On Tuesday, Walmart reported strong Q4 data as it beat the holiday earnings estimates amid budget-conscious consumers continuing to spend.
Its stock price improved by 0.61% to $147.33 per share on February 21. Also, it is expected to rise further by 0.02% to $147.36 apiece in the next session.
The discounter’s earnings per share went up to $1.71, surpassing the analysts’ $1.52 forecast. Additionally, the reading is better than the previous $1.50 data.
Moreover, the revenue of Walmart jumped to $164.00 billion, higher than the anticipated $159.77 record. Therefore, it exceeded the former $152.80 billion figures. It marks a 7.30% year-over-year progress.
According to analysts, the company hopes for same-store sales between 2.00% and 2.50%, excluding fuel, in the upcoming fiscal year. However, the estimates are below the experts’ consensus of 3.00% growth.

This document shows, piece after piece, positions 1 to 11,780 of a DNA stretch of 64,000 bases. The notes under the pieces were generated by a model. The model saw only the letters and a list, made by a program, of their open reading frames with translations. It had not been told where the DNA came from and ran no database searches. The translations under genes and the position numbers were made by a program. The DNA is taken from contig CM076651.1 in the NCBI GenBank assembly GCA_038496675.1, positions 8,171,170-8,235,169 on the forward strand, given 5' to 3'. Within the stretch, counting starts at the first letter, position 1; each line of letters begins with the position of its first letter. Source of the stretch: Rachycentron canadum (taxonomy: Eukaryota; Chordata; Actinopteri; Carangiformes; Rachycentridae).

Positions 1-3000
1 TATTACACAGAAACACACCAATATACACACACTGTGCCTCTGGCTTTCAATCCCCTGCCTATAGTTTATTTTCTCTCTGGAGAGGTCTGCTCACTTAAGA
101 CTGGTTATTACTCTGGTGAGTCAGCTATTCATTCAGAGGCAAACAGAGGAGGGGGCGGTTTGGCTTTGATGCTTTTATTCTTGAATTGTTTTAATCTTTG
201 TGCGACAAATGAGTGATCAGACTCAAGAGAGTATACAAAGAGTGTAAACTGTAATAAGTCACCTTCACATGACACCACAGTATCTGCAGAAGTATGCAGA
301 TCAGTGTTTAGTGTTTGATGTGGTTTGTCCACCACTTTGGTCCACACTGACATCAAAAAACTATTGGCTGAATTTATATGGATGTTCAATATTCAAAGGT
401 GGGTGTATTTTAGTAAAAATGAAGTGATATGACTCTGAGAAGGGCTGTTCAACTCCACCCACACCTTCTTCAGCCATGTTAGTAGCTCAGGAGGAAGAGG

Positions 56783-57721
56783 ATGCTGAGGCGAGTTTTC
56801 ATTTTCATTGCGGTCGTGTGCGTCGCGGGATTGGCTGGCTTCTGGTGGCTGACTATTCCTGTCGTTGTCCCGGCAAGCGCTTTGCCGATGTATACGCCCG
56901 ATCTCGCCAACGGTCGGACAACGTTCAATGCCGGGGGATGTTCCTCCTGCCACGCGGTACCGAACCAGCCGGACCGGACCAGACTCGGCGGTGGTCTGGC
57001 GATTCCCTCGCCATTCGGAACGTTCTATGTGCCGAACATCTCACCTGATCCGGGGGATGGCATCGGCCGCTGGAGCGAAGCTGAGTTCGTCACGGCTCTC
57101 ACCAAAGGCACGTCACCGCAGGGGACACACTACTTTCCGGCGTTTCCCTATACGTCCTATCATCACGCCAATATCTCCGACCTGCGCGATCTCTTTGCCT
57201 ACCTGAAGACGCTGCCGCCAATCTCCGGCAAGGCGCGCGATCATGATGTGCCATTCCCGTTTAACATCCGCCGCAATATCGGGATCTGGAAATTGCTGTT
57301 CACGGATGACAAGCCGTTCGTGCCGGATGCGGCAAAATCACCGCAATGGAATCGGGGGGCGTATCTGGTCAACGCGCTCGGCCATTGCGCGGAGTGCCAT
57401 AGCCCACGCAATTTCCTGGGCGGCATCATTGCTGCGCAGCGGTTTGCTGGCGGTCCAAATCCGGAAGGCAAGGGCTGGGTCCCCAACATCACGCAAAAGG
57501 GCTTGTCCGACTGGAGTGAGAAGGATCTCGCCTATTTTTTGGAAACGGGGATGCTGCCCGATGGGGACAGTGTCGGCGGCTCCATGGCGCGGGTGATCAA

Furthermore, they are looking forward to adjusted earnings per share ranging from $5.90 to $6.05, excluding fuel.
Besides, Walmart reported a net income of $6.28 billion, an improvement from the $3.56 billion from last year. In addition, e-commerce sales heightened by 17.00% YoY.
During the holiday quarter, its share gains came from lower and middle-income consumers. A huge volume of unsold goods piled up in back rooms ended up on the clearance racks.
Meanwhile, Walmart Chief Executive Officer Doug McMillon said customers still spend money while making choices. As a result, it is not clear what the other half of the year will look like for the major retailer.
Consumer Slowdown Anticipated by Walmart
For Walmart, customers are getting more challenging to win over. This means shoppers will likely only buy necessities such as groceries instead of discretionary items.
According to analysts, the firm considered challenging factors in its full-year forecast. This includes the Federal Reserve’s higher interest rates and consumers’ lower savings rates.
Recently, Walmart announced increasing its minimum wage from $12.00 to $14.00 per hour. This move attempts to make their store workers stay in a tight labor market for the lower-wage industries.
Likewise, the raise is projected to affect its profit, compressing margins at the same time while its core lower-income consumers are still hit by inflation.